When pushdown accounting is elected, an acquired company should record the new basis of accounting established by the acquirer for the individual assets and liabilities of the acquired company.
Goodwill should be calculated and recognized by the acquired company consistent with acquisition accounting. Bargain purchase gains, however, should not be recognized in the income statement of the acquired company applying pushdown accounting. Instead, they should be recognized in additional paid-in capital within equity.
In accordance with ASC 805-50-30-12
, acquisition-related debt should be recognized by the acquired company only if it represent an obligation of the acquired company. As such, contingent consideration or financing obtained in connection with the acquisition would generally not be recognized in the acquired company’s separate financial statements unless the acquired company is the legal obligor.
In contrast to the pushdown of parent company debt, a determination should be made as to whether any joint and several obligations that exist among multiple subsidiaries and/or the parent fall within the scope of ASC 405-40
, Obligations Resulting from Joint and Several Liability Arrangements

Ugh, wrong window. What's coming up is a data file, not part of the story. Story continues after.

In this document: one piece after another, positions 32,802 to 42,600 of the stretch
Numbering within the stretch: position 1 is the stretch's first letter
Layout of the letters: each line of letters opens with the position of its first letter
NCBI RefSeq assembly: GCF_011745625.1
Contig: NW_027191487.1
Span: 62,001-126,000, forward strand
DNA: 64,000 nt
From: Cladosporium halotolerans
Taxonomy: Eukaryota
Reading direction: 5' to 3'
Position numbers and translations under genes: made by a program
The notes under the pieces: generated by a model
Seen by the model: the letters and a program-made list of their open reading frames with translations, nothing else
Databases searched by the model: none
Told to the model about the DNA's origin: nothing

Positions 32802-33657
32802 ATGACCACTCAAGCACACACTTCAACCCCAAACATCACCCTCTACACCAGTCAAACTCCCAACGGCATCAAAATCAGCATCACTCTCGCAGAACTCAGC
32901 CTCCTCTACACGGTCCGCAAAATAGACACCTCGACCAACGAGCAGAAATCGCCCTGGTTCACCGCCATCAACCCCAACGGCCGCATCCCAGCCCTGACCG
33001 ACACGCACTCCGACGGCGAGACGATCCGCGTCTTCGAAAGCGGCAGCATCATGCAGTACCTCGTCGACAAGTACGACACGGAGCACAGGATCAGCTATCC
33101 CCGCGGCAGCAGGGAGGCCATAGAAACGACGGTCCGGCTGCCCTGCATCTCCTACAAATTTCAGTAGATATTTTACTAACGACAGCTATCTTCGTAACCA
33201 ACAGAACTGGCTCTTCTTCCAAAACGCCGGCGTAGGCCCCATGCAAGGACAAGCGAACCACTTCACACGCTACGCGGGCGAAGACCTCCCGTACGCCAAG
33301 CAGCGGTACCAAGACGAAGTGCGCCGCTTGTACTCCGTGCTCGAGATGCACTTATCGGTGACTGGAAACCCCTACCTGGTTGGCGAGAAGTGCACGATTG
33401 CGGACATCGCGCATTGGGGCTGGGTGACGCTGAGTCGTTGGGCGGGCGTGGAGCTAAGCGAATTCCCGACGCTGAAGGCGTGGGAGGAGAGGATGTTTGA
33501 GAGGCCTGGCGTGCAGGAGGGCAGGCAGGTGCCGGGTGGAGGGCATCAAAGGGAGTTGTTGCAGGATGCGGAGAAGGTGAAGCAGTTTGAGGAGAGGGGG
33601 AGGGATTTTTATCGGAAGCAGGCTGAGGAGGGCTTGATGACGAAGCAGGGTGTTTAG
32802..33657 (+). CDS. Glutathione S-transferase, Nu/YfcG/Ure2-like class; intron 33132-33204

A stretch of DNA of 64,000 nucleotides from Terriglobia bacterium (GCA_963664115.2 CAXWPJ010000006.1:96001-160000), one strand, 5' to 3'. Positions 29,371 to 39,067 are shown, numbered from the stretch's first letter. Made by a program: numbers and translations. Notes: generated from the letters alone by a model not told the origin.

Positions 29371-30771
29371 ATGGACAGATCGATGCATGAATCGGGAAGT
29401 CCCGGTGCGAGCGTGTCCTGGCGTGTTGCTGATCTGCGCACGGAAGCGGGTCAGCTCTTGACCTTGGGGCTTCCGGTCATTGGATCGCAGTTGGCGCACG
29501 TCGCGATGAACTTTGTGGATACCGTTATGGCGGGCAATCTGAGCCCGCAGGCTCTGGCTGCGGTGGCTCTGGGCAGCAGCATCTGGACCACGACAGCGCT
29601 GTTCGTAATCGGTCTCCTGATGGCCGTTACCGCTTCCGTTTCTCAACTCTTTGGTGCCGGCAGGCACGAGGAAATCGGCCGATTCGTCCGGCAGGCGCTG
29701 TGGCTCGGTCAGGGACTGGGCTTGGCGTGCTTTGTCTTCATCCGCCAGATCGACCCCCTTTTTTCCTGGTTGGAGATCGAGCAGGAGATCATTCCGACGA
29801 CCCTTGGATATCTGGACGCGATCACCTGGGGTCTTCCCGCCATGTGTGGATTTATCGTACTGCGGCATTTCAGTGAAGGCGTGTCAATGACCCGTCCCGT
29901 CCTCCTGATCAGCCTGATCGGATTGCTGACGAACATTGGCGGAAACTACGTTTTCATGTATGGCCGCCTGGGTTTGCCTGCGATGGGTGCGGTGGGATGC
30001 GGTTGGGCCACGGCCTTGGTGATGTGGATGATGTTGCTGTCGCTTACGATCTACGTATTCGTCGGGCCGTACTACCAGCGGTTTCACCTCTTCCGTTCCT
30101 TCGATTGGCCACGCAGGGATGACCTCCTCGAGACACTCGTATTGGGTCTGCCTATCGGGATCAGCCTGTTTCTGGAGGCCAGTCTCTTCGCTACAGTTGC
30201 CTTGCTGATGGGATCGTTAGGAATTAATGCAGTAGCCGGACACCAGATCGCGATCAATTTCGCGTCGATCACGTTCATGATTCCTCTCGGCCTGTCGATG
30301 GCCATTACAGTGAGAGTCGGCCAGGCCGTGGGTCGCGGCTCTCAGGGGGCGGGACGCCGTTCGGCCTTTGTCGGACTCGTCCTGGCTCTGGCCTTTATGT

. Under this guidance, such obligations should be measured as the sum of (a) the amount the reporting entity agreed with its co-obligors to pay and (b) any additional amount the reporting entity expects to pay on behalf of its co-obligors. The corresponding entries (e.g., cash, an expense, a receivable, equity) will depend on the specific facts and circumstances of the transaction.
Transaction costs should generally be recognized as expense by the acquirer, and not pushed down to the acquired company as they are typically not for the benefit of the acquired company.
Refer to Example BCG 10-2 for an illustration of goodwill recognized by the acquired company when pushdown accounting is elected.
EXAMPLE BCG 10-2
Goodwill recognized by the acquired company – pushdown elected
Parent acquires Target and records $100 of goodwill. Parent expects an existing reporting unit to benefit from the synergies of the acquisition and assigns $20 of goodwill to that reporting unit. Parent assigns all of the identifiable assets acquired and liabilities assumed and remaining goodwill of $80 to a new reporting unit. Parent prepares separate, stand-alone financial statements for Target subsequent to its acquisition.
Assuming pushdown accounting is elected, how much goodwill should be reflected in the post-acquisition separate financial statements of Target?
The separate financial statements of Target should reflect goodwill of $100. This is equal to the goodwill recognized by Parent on the date of acquisition.